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1) All assignments should be 500 words or less.2) All assignments should have an ORIGINAL TITLE.3) All assignments should be essays (with an introduction and a conclusion). Do not use bullet points.4) All assignments should be emailed as attachments to

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attached piece from the August 2017 issue of the Harvard Business Review discussed innovation.Your task is simple and two-fold. First, please summarize the key findings of this article. Once you have done so, briefly explain how its ideas can be applied in another industry (not music).

1) All assignments should be 500 words or less. 2) All assignments should have an ORIGINAL TITLE.3) All assignments should be essays (with an introduction and a conclusion). Do not use bullet points.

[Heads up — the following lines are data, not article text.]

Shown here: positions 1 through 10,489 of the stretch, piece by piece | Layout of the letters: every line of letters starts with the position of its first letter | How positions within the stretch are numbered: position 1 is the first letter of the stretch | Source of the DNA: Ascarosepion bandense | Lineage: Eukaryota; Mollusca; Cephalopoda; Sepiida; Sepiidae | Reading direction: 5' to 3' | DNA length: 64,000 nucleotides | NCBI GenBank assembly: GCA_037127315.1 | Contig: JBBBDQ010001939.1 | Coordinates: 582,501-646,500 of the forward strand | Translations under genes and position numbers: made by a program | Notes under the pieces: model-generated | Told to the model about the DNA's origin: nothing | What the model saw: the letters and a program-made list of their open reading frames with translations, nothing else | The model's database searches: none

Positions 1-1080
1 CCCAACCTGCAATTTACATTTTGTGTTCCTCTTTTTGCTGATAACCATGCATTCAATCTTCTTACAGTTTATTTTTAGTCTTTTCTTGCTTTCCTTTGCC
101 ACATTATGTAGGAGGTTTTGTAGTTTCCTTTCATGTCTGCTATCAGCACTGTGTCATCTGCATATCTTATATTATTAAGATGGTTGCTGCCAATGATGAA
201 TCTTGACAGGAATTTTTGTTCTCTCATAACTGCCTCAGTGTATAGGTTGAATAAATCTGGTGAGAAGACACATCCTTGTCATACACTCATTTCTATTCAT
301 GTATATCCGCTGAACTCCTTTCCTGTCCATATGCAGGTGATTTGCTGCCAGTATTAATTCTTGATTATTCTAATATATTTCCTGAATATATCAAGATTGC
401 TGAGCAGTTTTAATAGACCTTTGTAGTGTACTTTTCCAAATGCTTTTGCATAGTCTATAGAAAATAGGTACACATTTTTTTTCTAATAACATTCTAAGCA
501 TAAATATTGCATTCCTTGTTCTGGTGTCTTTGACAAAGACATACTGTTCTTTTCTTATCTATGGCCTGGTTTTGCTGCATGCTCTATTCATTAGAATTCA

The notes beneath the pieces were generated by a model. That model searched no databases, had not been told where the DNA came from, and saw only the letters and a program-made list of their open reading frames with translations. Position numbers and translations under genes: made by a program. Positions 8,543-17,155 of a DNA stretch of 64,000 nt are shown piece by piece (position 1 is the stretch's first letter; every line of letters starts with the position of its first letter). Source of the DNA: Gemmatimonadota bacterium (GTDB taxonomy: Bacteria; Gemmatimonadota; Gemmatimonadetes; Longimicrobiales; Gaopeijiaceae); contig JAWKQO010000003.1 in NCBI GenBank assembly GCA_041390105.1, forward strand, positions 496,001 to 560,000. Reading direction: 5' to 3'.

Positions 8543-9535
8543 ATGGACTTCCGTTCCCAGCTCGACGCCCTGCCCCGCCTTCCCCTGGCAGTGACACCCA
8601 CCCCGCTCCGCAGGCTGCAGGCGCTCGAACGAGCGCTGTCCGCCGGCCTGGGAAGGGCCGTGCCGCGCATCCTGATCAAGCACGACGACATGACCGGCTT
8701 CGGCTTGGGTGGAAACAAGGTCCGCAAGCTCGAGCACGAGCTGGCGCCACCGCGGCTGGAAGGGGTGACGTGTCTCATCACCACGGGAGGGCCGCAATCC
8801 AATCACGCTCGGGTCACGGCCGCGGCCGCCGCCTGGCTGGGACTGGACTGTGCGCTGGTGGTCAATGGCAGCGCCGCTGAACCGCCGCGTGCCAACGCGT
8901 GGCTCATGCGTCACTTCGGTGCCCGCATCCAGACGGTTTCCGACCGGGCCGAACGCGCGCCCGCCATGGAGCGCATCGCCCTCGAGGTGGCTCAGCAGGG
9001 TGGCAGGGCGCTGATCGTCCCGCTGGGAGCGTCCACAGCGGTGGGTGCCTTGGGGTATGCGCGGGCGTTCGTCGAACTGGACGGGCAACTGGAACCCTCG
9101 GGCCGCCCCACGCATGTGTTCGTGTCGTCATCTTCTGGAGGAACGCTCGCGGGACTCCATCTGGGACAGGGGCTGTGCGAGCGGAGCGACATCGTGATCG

When companies develop new technologies, they can never be certain how the market will respond. That said, the future of a given technology is not as unforeseeable as it might seem. When I work with tech companies on crafting or refining their innovation strategy, I start with an exercise that helps them anticipate where OLEKSANDR KOSTIUCHENKO/SHUTTERSTOCK WHAT’S YOUR BEST INNOVATION BET? BY MAPPING A TECHNOLOGY’S PAST, YOU CAN PREDICT WHAT FUTURE CUSTOMERS WILL WANT. BY MELISSA SCHILLING FEATURE WHAT’S YOUR BEST INNOVATION BET? 86  HARVARD BUSINESS REVIEW JULY–AUGUST 2017 the next big breakthroughs will—or should—be. Central to the exercise is an examination of the key dimensions on which a technology has evolved—say, processing speed in computing—and the degree to which users’ needs have been satisfied. This can give companies insight into where to focus their effort and money while helping them anticipate both the moves of competitors and threats from outsiders.One of my favorite examples comes from the con- sumer electronics and recording industries, which competed on the basis of audio fidelity for decades. By the mid-1990s, both industries were eager to in- troduce a next-generation audio format. In 1996 Toshiba, Hitachi, Time Warner, and others formed a consortium to back a new technology, called DVD- Audio, that offered superior fidelity and surround sound. They hoped to do an end run around Sony and Philips, which owned the compact disc standard and extracted a licensing fee for every CD and player sold. Sony and Philips, however, were not going to go down without a fight. They counterattacked with a new format they had jointly developed, Super Audio CD. Those in the music industry gave a collective groan; manufacturers, distributors, and consumers all stood to lose big if they bet on the wrong format. Nonetheless, Sony launched the first Super Audio players in late 1999; DVD-Audio players hit the market in mid-2000. A costly format war seemed inevitable. You may be scratching your head at this point, wondering why you’ve never heard about this format war. What happened? MP3 happened. While the con- sumer electronics giants were pursuing new heights in audio fidelity, an algorithm that slightly depressed fidelity in exchange for reduced audio file size was taking off. Soon after the file-sharing platform Napster launched in 1999, consumers were downloading free music files by the millions, and Napster-like services were sprouting up like weeds. You might be inclined to think that Sony, Philips, and the DVD-Audio consortium were just unlucky. After all, who could have predicted the disruptive arrival of MP3? How could the consumer electronics giants have known that a format on a trajectory of ever-increasing fidelity would be overtaken by a tech- nology with less fidelity? Actually, with the method- ology outlined below, they could have foreseen that the next breakthrough would probably not be about better fidelity. Understanding what’s driving technological devel- opments isn’t just for high-tech firms. Technology— the way inputs are transformed into outputs, or the way products and services are delivered to custom – ers—evolves in every market. I have used the three- step exercise described here with managers from a wide range of organizations, including companies developing blood-sugar monitors, grocery store chains, hospitals, a paint-thinner manufacturer, and financial services firms. It often yields an “Aha!” moment that helps managers refine or even redirect their innovation strategy. STEP ONE: IDENTIFY KEY DIMENSIONS It’s common to talk about a “technology trajectory,” as if innovation advances along a single path. But tech- nologies typically pro gress along several dimensions at once. For example, computers became faster and smaller in tandem; speed was one dimension, size another. Developments in any dimension come with specific costs and benefits and have measurable and changing utility for customers. Identifying the key di- mensions of a technology’s progression is the first step in predicting its future. To determine these dimensions, trace the technol- ogy’s evolution to date, starting as far back as possi- ble. Consider what need the technology originally ful- filled, and then for each major change in its form and function, think about what fundamental elements were affected. SELECTING USEFUL TECHNOLOGY DIMENSIONS TO EXAMINE DEPENDS ON INDUSTRY KNOWLEDGE AND COMMON SENSE. CHICTYPE/GETTY IMAGES 88  HARVARD BUSINESS REVIEW JULY–AUGUST 2017 FEATURE WHAT’S YOUR BEST INNOVATION BET? IN BRIEF THE CHALLENGESuccessful technology innovation requires rms to make good predictions about product and service capabilities that consumers will value in the future. Getting this wrong can be costly. THE SOLUTIONBy studying how a technology has evolved along key dimensions, and understanding the degree to which consumer needs have been satised on those dimensions, i s possible to determine where best to invest in further technology development. THE PROOFApplying this approach, teams across industries have conceived of promising new products that are now in development or launched, including a nancial data mobile app and a noninvasive glucose- monitoring technology. To illustrate, let’s return to music-recording tech- nology. Tracing its history reveals six dimensions that have been central to its development: desynchroniza- tion, cost, fidelity, music selection, portability, and cus- tomizability. Before the invention of the phonograph, people could hear music or a speech only when and where it was performed. When Thomas Edison and Alexander Graham Bell began working on their phono – graphs in the late 1800s, their primary objective was to desynchronize the time and place of a performance so that it could be heard anytime, anywhere. Edison’s de- vice—a rotating cylinder covered in foil—was a remark – able achievement, but it was cumbersome, and making copies was difficult. Bell’s wax-covered cardboard cyl – inders, followed by Emile Berliner’s flat, disc-shaped records and, later, the development of magnetic tape, made it significantly easier to mass-produce record- ings, lowering their cost while increasing the fidelity and selection of music available. For decades, however, players were bulky and not particularly portable. It was not until the 1960s that eight-track tape cartridges dramatically increased the portability of recorded music, as players became com- mon in automobiles. Cassette tapes rose to dominance in the 1970s, further enhancing portability but also of- fering, for the first time, customizability—the ability to create personalized playlists. Then, in 1982, Sony and Philips introduced the compact disc standard, which offered greater fidelity than cassette tapes and rapidly became the dominant format. When I guide executive teams through step one of the exercise, I emphasize the need to zero in on the high-level dimensions along which a technology has evolved—those that are broad enough to encompass other, narrower dimensions. This helps teams see the big picture and avoid getting sidetracked by its de – tails. In audio technology, for example, recordability is a specific form of customizability; identifying cus – tomizability, rather than the narrower recordability, as a high-level dimension invites exploration of other ways people might want to customize their music ex – perience. For example, they might value a technology that automatically generates a playlist of songs with common characteristics—and indeed, services like Pandora and Spotify emerged to do just that. It’s important to identify dimensions at the optimal “altitude”—neither so low or narrow that they miss the big picture, nor so high or broad that they won’t offer adequately detailed insight about a specific technol – ogy. In the case of automobiles, for example, climate control may be a technology dimension, but it’s so nar- row that it’s not the most useful one to study; examin- ing the higher-level “comfort” dimension under which it falls will be more illuminating. By the same token, the sweeping “performance” dimension in automobiles is probably too broad a choice, because it includes speed, safety, fuel efficiency, and other dimensions where meaningful advances could be made. Even a product as simple as a mattress involves technology with multiple performance dimensions—such as comfort and durability—that are useful to consider separately. Selecting dimensions to examine isn’t a strict sci- ence; it depends substantially on knowledge of your industry—and common sense. I usually ask teams to agree on three to six key dimensions for their technology. The exhibit “A Sampling of High-Level Technology Dimensions” lists those identified by workshop participants for their respective industries. Notably, some dimensions, such as ease of use and durability, come up frequently. Others are more spe- cific to a particular technology, such as magnification in microscopes. And with rare exceptions, cost is an important dimension across all technologies. A final step in this part of the exercise can add fur- ther insight about the identified dimensions and in some cases suggest future dimensions worth explor- ing. I ask team members to disregard cost and other constraints and imagine what customers would want if they could have anything. This sounds like it might unleash a flood of creative but impractical ideas. In fact, it can be highly revealing. Folklore has it that Henry Ford once said, “If I had asked people what they wanted, they would have said faster horses.” If any carmaker at the time had really probed people about exactly what their dream conveyance would provide, they probably would have said “instantaneous trans- portation.” Both consumer responses highlight that speed is a high-level dimension valued in transporta- tion, but the latter helps us think more broadly about how it can be achieved. There are only limited ways to make horses go faster—but there are many ways to speed up transportation. Most of the time this exercise indicates that peo – ple want further improvements in the key dimensions already identified. Sometimes, however, the exercise suggests dimensions that have not been considered. Would consumers want an audio device that could sense and respond to their affect? If so, perhaps “anticipation of needs” is another key dimension. A SAMPLING OF HIGH-LEVEL TECHNOLOGY DIMENSIONS Industry professionals can generally agree on three to six dimensions that significantly drive development of their technology. TECHNOLOGY DIMENSIONS AUDIO Desynchronization, fidelity, music selection, portability, customizability, cost LIGHTING Durability, brightness, comfort, design selection, cost MICROSCOPES Magnification, ease of use, versatility, cost PAINKILLERS Strength, reliability, safety, convenience, cost TRANSPORT Speed, comfort, safety, reliability, ease of use, fuel efficiency, cost JULY–AUGUST 2017 HARVARD BUSINESS REVIEW 89   STEP TWO: LOCATE YOUR POSITION For each dimension, you next want to determine the shape of its utility curve—the plot of the value con- sumers derive from a technology according to its per- formance—and establish where on the curve the tech- nology currently sits. This will help reveal where the greatest opportunity for improvement lies. For example, the history of audio formats suggests that the selection of music available has a concave parabolic utility curve: Utility increases as selection expands, but at a decreasing rate, and not indefi – nitely (see the exhibit “More Music, More Value—Up to a Point”). When there’s little music to choose from, even a small increase in selection significantly en- hances utility. Consider that when the first phono – graphs appeared, there were few recordings to play on them. As more became available, customers eagerly bought them, and the appeal of owning a player grew. Increasing selection even a little had a powerful im – pact on utility. Over the ensuing decades, selection grew exponentially, and the utility curve ultimately began to flatten; people still valued new releases, but each new recording added less additional value. Today digital music services like iTunes, Amazon Prime Music, and Spotify offer tens of millions of songs. With this virtually unlimited selection, most customers’ appetites are sated—and we are probably approaching the top of the curve. Now let’s consider the fidelity dimension, the pri- mary focus of Super Audio CD and DVD-Audio. It’s likely that fidelity also has a concave parabolic util- ity curve. The first phonographs had awful fidelity: Music sounded thin and tinny, though it was still a remarkable benefit to be able to hear any recorded music at all. The early improvements in fidelity that records offered made a big difference in people’s enjoyment of music, and sales took off. Then along came compact discs. The higher fidelity they offered was not as widely appreciated—many people felt that vinyl records were good enough, and some even pre- ferred their “warmth.” For most consumers, further improvements in fidelity provided little additional utility. The fidelity curve was already leveling out when Sony, Philips, and the DVD-Audio consortium introduced their new formats in the early 2000s. Both formats offered higher fidelity, by certain technical measures, than the compact disc. For exam- ple, whereas CDs have a frequency range up to about 20,000 cycles per second, or 20 kHz, the new formats offered ranges that reached 50 kHz. That’s an impres- sive high end—but because human hearing peaks out at about 20 kHz, only the family dog was likely to ap- preciate it. In 2007 the Audio Engineering Society re- leased the results of a yearlong trial assessing how well subjects (including professional recording engineers) could detect the difference between Super Audio and regular CDs. Subjects correctly identified the Super Audio CD format only half the time—no better than if they’d been simply guessing. Had the companies introducing the new formats created even a back-of-the-envelope utility curve for fidelity, they could have seen that there was little room for improvement that customers would appreciate. Meanwhile, even a cursory look at the portability curve would have suggested opportunity on that dimension. Sony, of all companies, should have recognized the importance of portability in the evolution of audio formats. Back in 1979, the company had introduced one of the most successful consumer electronics products ever created—the Sony Walkman. The device, THE CAR-SPEED SWEET SPOT Some technology improvements have little appeal early on and then quickly grow in value before their utility levels off. The first cars were too slow to be very useful. As they became faster and roads improved, consumers valued ever-greater top speeds—up to about 90 miles per hour. Beyond that, extra speed makes no difference to most drivers. MORE MUSIC, MORE VALUE—UP TO A POINT For some technologies, small improvements can have a big impact at first. In the early days of recorded music, listeners had few pieces to choose from, so the utility of increasing the selection even a small amount was high. Today consumers have virtually unlimited choices, so the additional utility of increasing selection is low. UTILITY TO CONSUMERS SELECTION AVAILABLE (MM) CONSUMERS ARE SATISFIED WITH TODAY’S EXTENSIVE MUSIC CHOICE. HIGH DEMAND FOR DRUGS THAT WORK For some technologies, consumers prize even modest advances. Only one of the approved treatments for the neurodegenerative disease ALS extends life span—and only by a few months. Patient demand for effective drugs won’t be satisfied until efficacy is 100%, but any improvement up to that point has high utility. TOP SPEED (MPH) 0 160 140 120 100 80 60 40 20 CONSUMERS’ NEED FOR SPEED IS SATISFIED. UTILITY TO CONSUMERS EFFICACY (%) PEOPLE WITH ALS HIGHLY VALUE ANY DRUG IMPROVEMENTS THAT EXTEND LIFE SPAN. 0 100 70 60 50 40 30 20 10 8090 UTILITY TO CONSUMERS 140 120 100 80 60 40 20 160180 0 90  HARVARD BUSINESS REVIEW JULY–AUGUST 2017 FEATURE WHAT’S YOUR BEST INNOVATION BET? a lightweight cassette player that could fit in one hand, was a runaway hit not because it cost less or offered greater fidelity or selection than other formats but be- cause it was portable. Similarly, MP3 was successful because it made music much more portable; MP3 files were small enough to be easily stored on a computer and shared with friends. Fast-forward to today. Although music lovers now take portability and selection for granted, there’s still lots of room for improvement on the customizability dimension. Pandora offers primitive customizability (you can create a channel where all the songs sound more or less like Taylor Swift), but artificial intelli- gence may get us much further up that utility curve in the future. It’s plausible (likely, in fact) that a pro – gram could identify elements of your preferred music style and then create music for you. Perhaps it would produce an endless stream of “Beatles songs,” nearly indistinguishable from the real thing but not written or played by the Beatles (or by any human performer). Machine-learning programs already compose mu- sic for advertisements and video games, and in 2016 Sony released two songs composed by an artificial intelligence system called Flow Machines. The first, “Daddy’s Car,” is reminiscent of the Beatles, and the second, “Mr Shadow,” emulates the styles of Duke Ellington, Irving Berlin, and Cole Porter. While neither quite hits the mark, both suggest what’s to come—and where music companies might sensibly invest. Parabolic utility curves like those for audio fidelity and selection show that for some technology perfor – mance dimensions, small improvements can have a dramatic impact on utility from the start. Of course, not all technologies follow such utility curves. Many dimensions have S-shaped curves: Below some threshold of performance there is no utility, but utility increases quickly above that threshold and then maxes out somewhere beyond that. Consider the utility of a car’s speed for an average customer (see the exhibit “The Car-Speed Sweet Spot”). The first motor vehi – cles, such as Richard Trevithick’s 1801 Puffing Devil, were steam-powered. They offered a proof of concept and were sometimes purchased by wealthy techno – philes, but they were too slow and unreliable to be worth the cost to the average family. Horses traveled farther and faster and rarely broke down. For the next hundred years, inventors sought to develop an automobile that was more useful than a horse-drawn wagon. During this time, the utility curve for speed remained flat; increasing a car’s top speed by a few miles an hour offered no additional utility if the car was still slower than a horse—particularly if it was also less reliable, as was typically the case. It wasn’t un- til the early 20th century, when passenger automobiles started to routinely offer speeds over 15 miles per hour, that they began to be adopted in serious numbers. By the 1990s most passenger cars had a top speed of about 120 mph, and today for many it’s near 150 mph. It’s uncommon, however, for drivers to exceed 90 mph; for most drivers, the utility curve for speed flattens out at that point. Improvements in other dimensions, such as fuel efficiency, acceleration, safety, and reliability, offer more utility to most customers. The utility curve for speed reveals that the point at which improvements in a dimension are of little value can change with shifts in the environment or in enabling technologies. Forty miles per hour probably seemed more than fast enough, for example, when the Model T was introduced, since most roads at the time weren’t paved. As roads improved and highways appeared, the top speeds desired by customers shifted upward. The move to autonomous vehicles may make even higher speeds safe, comfortable, and desirable. If so, the flat top of the current utility curve for speed may slope upward once again. ONLY THE FAMILY DOG WAS LIKELY TO APPRECIATE THE MOST HIGH-END IMPROVEMENTS IN AUDIO FIDELITY. PM IMAGES/GETTY IMAGES JULY–AUGUST 2017 HARVARD BUSINESS REVIEW 91   radio, electric windows or locks, antilock brakes, power steering, or airbags. Its seats had a simple three-position recline, the windshield had a single wiper, and there was only one rearview mirror. In 2014, after the Nano received zero stars for safety in crash tests, analysts pointed out that adding airbags and making simple adjustments to the frame could significantly improve the car’s safety for less than $100 per vehicle. Tata took this under advisement—and placed its bets on comfort. All 2017 models include air-conditioning and power steering but not airbags.To assess which technology investments are likely to yield the biggest bang for the buck, managers can use a matrix like the one in the exhibit “How to Improve Glucose Monitoring?” First, for the technol- ogy being examined, list the performance dimensions you’ve identified as most important. (For cars, for ex – ample, that might be cost, safety, and comfort.) Then score each dimension on a scale of 1 to 5 in three areas: • Importance to customers (1 = “not important” and 5 = “very important”) • Room for improvement (1 = “minor opportunity” and 5 = “major opportunity”) • Ease of improvement (1 = “very difficult” and 5 = “very easy”) The exhibit shows a manufacturer’s scores on four dimensions of blood-glucose monitors: reliability, comfort, cost, and ease of use. The team identified reliability as most important to customers; having accurate glucose measures can be a matter of life and death. However, existing devices (most of which re- quire a finger prick) are already very reliable and thus scored low on the “room for improvement” measure. They are also fairly easy to use and reasonably low in cost—but they are uncomfortable. Comfort is highly valued yet has much room for improvement. Both comfort and ease of use are moderately difficult to im- prove (scoring 3s), but because comfort is more import – ant to customers and has more room for improvement, this dimension received the higher total score. So comfort became the focus for innovation efforts; the company began to develop a patch worn on the skin that would detect glucose levels from sweat and would send readings via Bluetooth to the user’s smartphone. Notably, with a simple manipulation, the weight of the matrix scores can be adjusted to reflect any organi- zation’s particular situation. For example, if a company is cash-strapped or under other duress, it may want to prioritize easy-to-improve dimensions rather than pursue those that have the greatest potential but are harder to address. If the scale for ease of improvement is switched to 1–10 (while the other scales are kept at 1–5), ease-of-improvement scores can be expected to roughly double and thus have a greater influence on total scores. Alternatively, a company seeking breakthrough inno – vation might extend the scale for importance to buyers, the scale for room for improvement, or both. FROM EXERCISE TO INNOVATION By examining the evolution of key technology dimensions, teams across industries have conceived and launched an array of promising new products. TECHNOLOGY AREA KEY TECHNOLOGY DIMENSIONS RESULTING PRODUCT CONCEPT (DIMENSION SELECTED FOR DEVELOPMENT) STATUS GLUCOSE MONITORING Reliability, comfort, ease of use, cost Noninvasive glucose- monitoring skin patch streams data to mobile device. (COMFORT, EASE OF USE) In development by industry and university teams SPORTS TELEVISION Selection, social interactivity, immersiveness, cost Virtual reality platform allows separated viewers to watch games in a shared virtual space. (SOCIAL INTERACTIVITY, IMMERSIVENESS) 2017 launch expected FINANCIAL DATA Speed, accuracy, breadth, usability, portability, cost Mobile app provides instant access to proprietary high- value content and analytics. (USABILITY, PORTABILITY) App released in 2013 is now among the top three in financial services ACADEMIC PUBLISHING Reach, access, impact, searchability, cost Online portal enhances research discoverability and collaboration. (IMPACT, SEARCHABILITY) Launched in early 2017 STEP THREE: DETERMINE YOUR FOCUS Once you know the dimensions along which your firm’s technology has (or can be) improved and where you are on the utility curves for those dimensions, it should be straightforward to identify where the most room for improvement exists. But it’s not enough to know that performance on a given dimension can be enhanced; you need to decide whether it should be. So first assess which of the dimensions you’ve identified are most important to customers. Then assess the cost and difficulty of addressing each dimension. For example, of the four dimensions that have been central to automobile development—speed, cost, com- fort, and safety—which do customers value most, and which are easiest or most cost-effective to address? On the speed dimension, cars are already at the top of the utility curve, and top speed is relatively difficult and expensive to increase: Higher speed requires more power, which requires a bigger engine, which reduces fuel efficiency and increases cost. Comfort is probably the easiest dimension to address, but is it as important to consumers as safety? And how much does it cost to improve performance on these dimensions? Tata Motors’ experience with the Nano is instruc- tive. The Nano was designed as an affordable car for drivers in India, so it needed to be cheap enough to compete with two-wheeled scooters. The manu- facturer cut costs in several ways: The Nano had only a two-cylinder engine and few amenities—no 92  HARVARD BUSINESS REVIEW JULY–AUGUST 2017 FEATURE WHAT’S YOUR BEST INNOVATION BET? Similarly, a company’s competitive positioning may affect which technology dimensions it empha- sizes. For example, safety may be a key differentiator for an automaker such as Volvo, while speed (or, more broadly, driving performance) may be the differen- tiator for BMW. So although the companies make the same technology (cars), they market to different customer segments and thus emphasize different di – mensions. (For more on competitive analysis, see the sidebar “Getting an Edge on Competitors.”) SHIFTING THE FOCUS The three-part exercise I recommend can help man – agers broaden their perspective on their industry and shift their focus from “This is what we do” to “This is where our market is (or should be) heading.” It can also help overcome the bias and inertia that tend to keep an organization’s attention locked on technol- ogy dimensions that are less important to consumers than they once were. For example, at a large financial services firm I worked with, data-transfer speed had long been a key dimension where the leadership ex – pected to see regular improvements. At its founding, the firm had developed technology to deliver finan- cial data more rapidly than anyone else could. Being faster than competitors was, and remained, central to the company’s strategy and a matter of organizational pride. However, when I used this exercise with the firm’s managers, they realized that concentrating on data-transfer speed (which was now in the nanosec- onds) was diverting their attention away from tech- nology dimensions where there was greater oppor- tunity to make improvements that customers would actually value. For this firm, data-transfer speed had become what fidelity was to Super Audio CD: It could be improved upon year after year, but it offered diminishing utility to users. Furthermore, speed no longer provided a competitive advantage; technology to move data quickly had become ubiquitous and commoditized. The firm’s proprietary algorithms for transforming raw data into strategically useful information were far more defensible. The exercise revealed much greater opportunity for delivering this information on de- mand. Following the workshop, a group of managers made plans to shift resources into ensuring that their most highly used and differentiated analytics-based products could be effectively delivered on phones and tablets. The result was an award-winning mobile application that is now among the top three financial- services applications worldwide. NEW PRODUCT IDEAS are not the only—or even the most important—outcome of this exercise. Perhaps more valuable is the big-picture perspective it can give man- agers—shedding new light on market dynamics and the larger-scale or longer-term opportunities before them. Only then will they be able to lead innovation in their industries rather than scramble to respond to it. HBR Reprint R1704F MELISSA SCHILLING is a professor of management and organizations at New York University Stern School of Business. She is the author of Strategic Management of Technological Innovation (McGraw-Hill Education, 2017), now in its fifth edition. GETTING AN EDGE ON COMPETITORS The technology assessment exercise can help companies anticipate competitors’ moves. Because competitors may differ in their capabilities (making particular technology dimensions harder or easier for them to address), or because they may focus on different segments (influencing which dimensions seem most important or have the most room for improvement), they are likely to come up with different rankings for a given set of dimensions. For example, managers at a financial technology company realized that for some of their product offerings, Google could be considered a potential competitor. The company had identified speed, accuracy, breadth, usability, and portability as key financial-data dimensions. By considering how Google might rank those dimensions—probably giving greatest weight to speed and breadth (areas where it had particular strength)— the firm determined that Google would be likely to continue directing its focus there. The firm also realized that usability was an important differentiator and a dimension where it had a significant advantage over potential competitors. Whereas Google and others could provide large amounts of searchable, nonproprietary data, the financial technology company was better positioned to provide proprietary algorithms that would transform data into meaningful metrics and graphs. With this understanding, the managers decided to emphasize proprietary analytics in their mobile offering, rather than data feeds alone. HOW TO IMPROVE GLUCOSE MONITORING? To prioritize their innovation efforts, the makers of a blood-sugar- monitoring device listed the technology dimensions they knew customers cared about most and scored each one according to how important it was, how much improvement was possible, and how easily improvements could be made. The high total score for comfort led the company to develop a noninvasive device. DIMENSION IMPORTANCE TO CUSTOMERS (1–5 SCALE) ROOM FOR IMPROVEMENT (1–5 SCALE) EASE OF IMPROVEMENT (1–5 SCALE) TOTAL SCORE RELIABILITY 5 117 COMFORT 4 4 311 COST 4 228 EASE OF USE 3 2 38 JULY–AUGUST 2017 HARVARD BUSINESS REVIEW 93   Harvard Business ReviewNoticeofUse Restrictions, May2009 Harvard Business ReviewandHarvard Business Publishing Newsletter contenton EBSCOhost islicensed forthe private individual useofauthorized EBSCOhost users.Itis not intended foruse asassigned coursematerial inacademic institutions norascorporate learning or training materials inbusinesses. Academiclicenseesmaynotuse this content inelectronic reserves, electronic coursepacks,persistent linkingfromsyllabi orby any other means of incorporating thecontent intocourse resources. 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